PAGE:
Full Moon party time again.


Good news from Pattaya where after a few weeks of reports that Sin City felt slow, the word is that there has been a noticeable uptick in visitor numbers this past week. There has been a visible increase in both Westerners and also Russians. Pattaya was actually described as lively this week although not everywhere in town is busy. While there are many more white faces about than there had been, Asians and Indians remain the biggest demographics – and that is likely to be the norm going forward, I imagine.

It should be noted that while the predictions are that this coming weekend could be a bit quieter than usual in the bars in Bangkok, that does not apply to Pattaya. Holiday weekends see many Bangkok expats head down to Pattaya for a few days away and many will take the chance to stop by their favourite Sin City bars.

There is more good news, provisionally, for nightlife venues across the Eastern Seaboard. This week the mainstream media reported that the Thai Cabinet has approved a proposal to allow nightlife venues in the Eastern Economic Corridor (which includes Pattaya) to open 24 hours a day. This is not law yet but it is hoped that it will be soon. To be clear, it won’t apply to all venues – different districts may impose local restrictions which could restrict hours of business, but no doubt there will be bars and nightspots in some areas which will be legally allowed to stay open right through the night.

We know that Marine Disco has been closed for a while, but the boxing ring below it has now been closed too. This icon of Walking Street had the same owner as the famous disco. The whole compound has been boarded up, and a sign says, “Renovations by Marine.” What will the Marine Group create next?

What is usually a very pleasant walk from one end of Beach Road to the other has been described as a bit of a cross-country hike with all the work currently being done. Why is it taking so long? It is hardly the biggest project nor one that is technically difficult.



The final week of July brings two feed-your-face events at Buddy’s Bar & Grill. On July 27 – National Chili Dog Day – all Buddy’s locations will give away FREE chili dogs from 11:30 – 2:30 PM. One per person, of course, and the offer is only good for dine-in. While no purchase is necessary, Buddy’s homemade Texas chili will require a cool drink! The next night, at Buddy’s on Sukhumvit Soi 22, the grill will be hot and packed with meat for the monthly barbecue. As usual, it’s all-you-can-eat pork ribs, hot dogs, Italian sausage, roast chicken and rib-eye roast, plus sides of potato salad, garlic bread, corn on the cob, Texas chili and more, all for just 380 baht. Grub’s on at 7:30 PM Friday.

Across the border in Cambodia, general elections take place today. There shouldn’t be much change from the current status quo, and that has had an impact on Phnom Penh based lasses’ desire to race to the provinces to vote. Alcohol bans have been in place from midnight last night until midnight tonight (Sunday). Unlike when elections take place in Thailand, there haven’t been any closure orders although many businesses have had visits from the police with various instructions depending on their respective location. Some businesses will close, while others will stay open but keep a low profile. If past elections are any indication, things will be quiet tonight, but finding a beer shouldn’t be too difficult. Many banks are closed on Monday, but things should be back to normal and business as usual by Tuesday.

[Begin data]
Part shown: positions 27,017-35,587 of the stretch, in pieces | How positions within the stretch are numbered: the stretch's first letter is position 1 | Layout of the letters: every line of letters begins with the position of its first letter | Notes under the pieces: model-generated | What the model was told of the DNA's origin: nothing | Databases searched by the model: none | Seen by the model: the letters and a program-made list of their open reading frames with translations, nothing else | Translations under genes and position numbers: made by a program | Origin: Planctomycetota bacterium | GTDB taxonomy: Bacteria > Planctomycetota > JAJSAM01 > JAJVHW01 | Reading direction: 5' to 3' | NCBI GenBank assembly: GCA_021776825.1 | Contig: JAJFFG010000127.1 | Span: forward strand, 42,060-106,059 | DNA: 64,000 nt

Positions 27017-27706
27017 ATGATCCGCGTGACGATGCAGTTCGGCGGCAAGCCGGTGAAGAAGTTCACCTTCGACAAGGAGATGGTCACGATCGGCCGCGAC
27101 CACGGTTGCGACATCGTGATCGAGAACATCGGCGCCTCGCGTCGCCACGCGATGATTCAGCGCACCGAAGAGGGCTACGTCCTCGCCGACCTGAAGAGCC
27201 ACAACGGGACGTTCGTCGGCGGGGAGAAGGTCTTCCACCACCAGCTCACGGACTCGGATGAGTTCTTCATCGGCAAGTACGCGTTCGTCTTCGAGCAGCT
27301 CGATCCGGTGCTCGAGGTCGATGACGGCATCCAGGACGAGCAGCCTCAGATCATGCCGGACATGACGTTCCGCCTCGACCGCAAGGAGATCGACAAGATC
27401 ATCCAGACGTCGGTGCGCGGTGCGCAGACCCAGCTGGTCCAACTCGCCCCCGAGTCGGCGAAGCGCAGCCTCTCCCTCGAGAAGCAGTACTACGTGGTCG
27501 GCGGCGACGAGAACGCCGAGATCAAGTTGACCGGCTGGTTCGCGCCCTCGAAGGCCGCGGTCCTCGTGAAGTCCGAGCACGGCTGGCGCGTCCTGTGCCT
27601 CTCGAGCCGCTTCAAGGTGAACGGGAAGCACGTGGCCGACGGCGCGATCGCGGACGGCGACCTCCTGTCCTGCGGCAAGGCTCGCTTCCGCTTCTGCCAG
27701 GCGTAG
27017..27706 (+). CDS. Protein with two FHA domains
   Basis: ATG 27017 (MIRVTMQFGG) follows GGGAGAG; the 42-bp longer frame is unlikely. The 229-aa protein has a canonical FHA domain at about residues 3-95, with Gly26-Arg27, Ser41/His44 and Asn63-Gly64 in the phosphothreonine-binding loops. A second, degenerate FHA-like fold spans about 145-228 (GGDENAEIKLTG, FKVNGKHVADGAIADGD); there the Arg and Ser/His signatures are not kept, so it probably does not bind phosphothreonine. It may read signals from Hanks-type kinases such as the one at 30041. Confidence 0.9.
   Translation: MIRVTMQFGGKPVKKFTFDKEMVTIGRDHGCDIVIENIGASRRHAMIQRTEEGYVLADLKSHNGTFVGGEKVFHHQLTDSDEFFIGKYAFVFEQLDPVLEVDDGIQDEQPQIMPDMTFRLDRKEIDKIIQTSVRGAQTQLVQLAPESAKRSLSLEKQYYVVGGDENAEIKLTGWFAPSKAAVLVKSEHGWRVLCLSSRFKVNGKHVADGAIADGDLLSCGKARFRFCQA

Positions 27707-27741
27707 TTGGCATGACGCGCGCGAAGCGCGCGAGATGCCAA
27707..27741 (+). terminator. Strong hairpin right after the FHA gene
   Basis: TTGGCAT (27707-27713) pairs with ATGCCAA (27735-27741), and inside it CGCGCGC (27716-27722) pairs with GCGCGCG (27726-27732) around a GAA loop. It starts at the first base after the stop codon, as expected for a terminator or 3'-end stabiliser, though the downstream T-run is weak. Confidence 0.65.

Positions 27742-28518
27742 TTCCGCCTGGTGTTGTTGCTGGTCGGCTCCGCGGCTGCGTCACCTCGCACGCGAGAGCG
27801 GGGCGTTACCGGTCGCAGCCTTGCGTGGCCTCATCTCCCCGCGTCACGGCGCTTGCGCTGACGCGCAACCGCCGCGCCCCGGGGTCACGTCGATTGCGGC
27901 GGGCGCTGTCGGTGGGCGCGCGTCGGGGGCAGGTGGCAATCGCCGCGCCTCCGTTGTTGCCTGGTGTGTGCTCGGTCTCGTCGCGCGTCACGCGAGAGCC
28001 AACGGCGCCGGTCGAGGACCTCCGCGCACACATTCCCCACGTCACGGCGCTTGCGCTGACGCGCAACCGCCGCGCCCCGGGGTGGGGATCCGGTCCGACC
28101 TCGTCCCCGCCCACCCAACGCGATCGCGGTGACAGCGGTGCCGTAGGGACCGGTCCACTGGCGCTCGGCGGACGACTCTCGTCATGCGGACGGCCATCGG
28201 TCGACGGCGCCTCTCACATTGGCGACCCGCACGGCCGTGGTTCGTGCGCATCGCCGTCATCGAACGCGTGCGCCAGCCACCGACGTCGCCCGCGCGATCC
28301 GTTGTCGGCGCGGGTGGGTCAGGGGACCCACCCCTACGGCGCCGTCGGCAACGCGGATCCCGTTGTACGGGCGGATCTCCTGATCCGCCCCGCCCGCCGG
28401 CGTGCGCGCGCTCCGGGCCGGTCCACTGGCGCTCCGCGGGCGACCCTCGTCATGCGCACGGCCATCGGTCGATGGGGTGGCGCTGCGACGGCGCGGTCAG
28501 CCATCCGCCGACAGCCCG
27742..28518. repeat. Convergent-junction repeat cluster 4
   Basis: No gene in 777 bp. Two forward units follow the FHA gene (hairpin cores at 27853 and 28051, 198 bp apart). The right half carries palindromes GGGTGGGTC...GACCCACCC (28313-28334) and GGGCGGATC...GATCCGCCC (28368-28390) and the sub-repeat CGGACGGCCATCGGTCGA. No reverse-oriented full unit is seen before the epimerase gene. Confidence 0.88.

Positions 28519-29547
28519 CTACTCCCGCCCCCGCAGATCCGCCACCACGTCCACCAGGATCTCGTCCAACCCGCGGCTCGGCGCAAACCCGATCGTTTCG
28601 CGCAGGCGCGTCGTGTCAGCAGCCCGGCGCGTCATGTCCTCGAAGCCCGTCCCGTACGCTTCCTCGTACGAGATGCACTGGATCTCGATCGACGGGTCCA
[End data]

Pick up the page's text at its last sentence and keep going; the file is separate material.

I really think that Bangkok today is a better destination for first-time visitors than ever before. While old-timers lament the loss of favourite old places, increasing prices and fewer smiles, at the same time it’s hard to deny that the modern, more developed Bangkok is much easier to get around, there is more to see and do, more places to eat / stay / party, is more cosmopolitan, the city is much cleaner and in so many ways, Bangkok is more tourist-friendly. Today, you have a great mix between the charm and history of the traditional places of old as well as the benefits of the modern world. This last trip I really felt that Bangkok has come of age.

With that said, one of the things I really don’t miss about Bangkok is all of the drama in expat circles. Here in New Zealand, we met a Thai woman new to Napier this week and one of the first things she said to us was, “What’s with all the drama with the Thai people here?” It made me wonder, irrespective of location, do expat lifestyles and drama go hand in hand?